By David H. Freedman: For More Info, Go Here…
Even specialists often struggle to make sense of the puzzling symptoms that come with these slow-moving disorders.
The patient came to her doctor with a low-grade fever, some achiness and fatigue, and a touch of diarrhea. The doctor told her it was probably a mild case of the flu. But weeks later the symptoms hadn’t gone away. The doctor ran some lab tests, but the results didn’t clearly indicate any problems, and he insisted there didn’t seem to be anything physically wrong with her. Still feeling off, she eventually saw other doctors. Yet over years of continuing and even slowly worsening symptoms, none of these doctors were able to tell her what was wrong. Finally, 15 years after she first felt ill, a specialist gave her the diagnosis: She had lupus erythematosus, the most common form of lupus — an autoimmune disease, where the immune system drives the disease instead of protecting against it.
If only that story were unusual. While 1.5 million Americans have been diagnosed with lupus erythematosus, experts believe the number of undiagnosed cases is higher. And lupus is just one of more than 100 autoimmune diseases affecting nearly 25 million Americans, diseases that together present a challenging and often frustrating path to diagnosis for doctors and patients alike. “These patients often get sent on a long journey before they get an answer,” says Robert Lahita, M.D., the chairman of medicine at St. Joseph’s Healthcare in Wayne, N.J., and the autoimmune specialist who finally diagnosed that lupus patient. “Some physicians will tell them it’s all in their head. It’s not, and they can be miserable for years until they get diagnosed.”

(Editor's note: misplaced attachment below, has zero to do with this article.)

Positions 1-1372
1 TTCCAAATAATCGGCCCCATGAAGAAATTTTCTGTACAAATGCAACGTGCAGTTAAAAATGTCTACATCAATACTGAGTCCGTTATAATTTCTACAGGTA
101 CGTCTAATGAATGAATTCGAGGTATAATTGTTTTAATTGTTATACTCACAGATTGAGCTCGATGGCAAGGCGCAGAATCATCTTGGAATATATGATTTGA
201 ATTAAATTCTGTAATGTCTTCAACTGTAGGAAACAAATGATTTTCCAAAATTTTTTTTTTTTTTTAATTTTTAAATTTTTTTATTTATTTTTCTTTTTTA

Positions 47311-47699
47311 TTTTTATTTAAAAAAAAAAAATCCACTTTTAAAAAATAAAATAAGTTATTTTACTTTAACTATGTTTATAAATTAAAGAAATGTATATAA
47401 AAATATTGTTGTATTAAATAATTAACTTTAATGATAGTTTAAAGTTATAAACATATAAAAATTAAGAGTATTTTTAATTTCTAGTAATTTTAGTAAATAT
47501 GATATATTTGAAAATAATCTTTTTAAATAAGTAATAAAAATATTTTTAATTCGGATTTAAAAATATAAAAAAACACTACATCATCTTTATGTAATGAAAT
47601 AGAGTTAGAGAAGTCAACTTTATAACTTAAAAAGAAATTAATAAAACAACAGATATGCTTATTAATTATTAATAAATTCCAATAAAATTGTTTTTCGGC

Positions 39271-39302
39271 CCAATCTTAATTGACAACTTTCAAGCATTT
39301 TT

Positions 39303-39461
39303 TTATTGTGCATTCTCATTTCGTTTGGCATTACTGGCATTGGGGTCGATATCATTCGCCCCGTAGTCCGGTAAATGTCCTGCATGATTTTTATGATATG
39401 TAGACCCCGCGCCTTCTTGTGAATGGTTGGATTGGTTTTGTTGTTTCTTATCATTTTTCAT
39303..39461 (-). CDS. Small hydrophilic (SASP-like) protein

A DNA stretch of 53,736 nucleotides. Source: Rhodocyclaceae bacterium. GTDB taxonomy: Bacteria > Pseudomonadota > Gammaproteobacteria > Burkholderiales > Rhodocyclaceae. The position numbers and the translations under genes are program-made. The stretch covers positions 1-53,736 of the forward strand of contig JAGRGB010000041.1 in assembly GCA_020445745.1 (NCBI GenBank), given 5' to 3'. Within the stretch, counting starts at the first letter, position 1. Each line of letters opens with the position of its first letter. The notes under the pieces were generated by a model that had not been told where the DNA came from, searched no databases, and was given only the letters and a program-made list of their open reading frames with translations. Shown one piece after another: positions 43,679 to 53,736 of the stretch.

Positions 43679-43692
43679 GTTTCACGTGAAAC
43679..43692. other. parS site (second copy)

Among the typical symptoms in these earlier, less-acute stages are fatigue, aches, rashes, swelling, difficulty concentrating, and slight fevers. That’s not much help to doctors in narrowing things down, because any autoimmune disease — and indeed, a wide range of other common conditions — can cause any or all of these symptoms. But there are exacerbating factors that should cause doctors to want to consider an autoimmune disorder as a possible culprit. “If the symptoms persist for many weeks, if the appetite goes, if rather than just feeling tired you feel sick, and if there are no apparent other reasons for all this, then it’s time to wonder if something is going on,” says David Pisetsky, M.D., an immunologist at Duke University.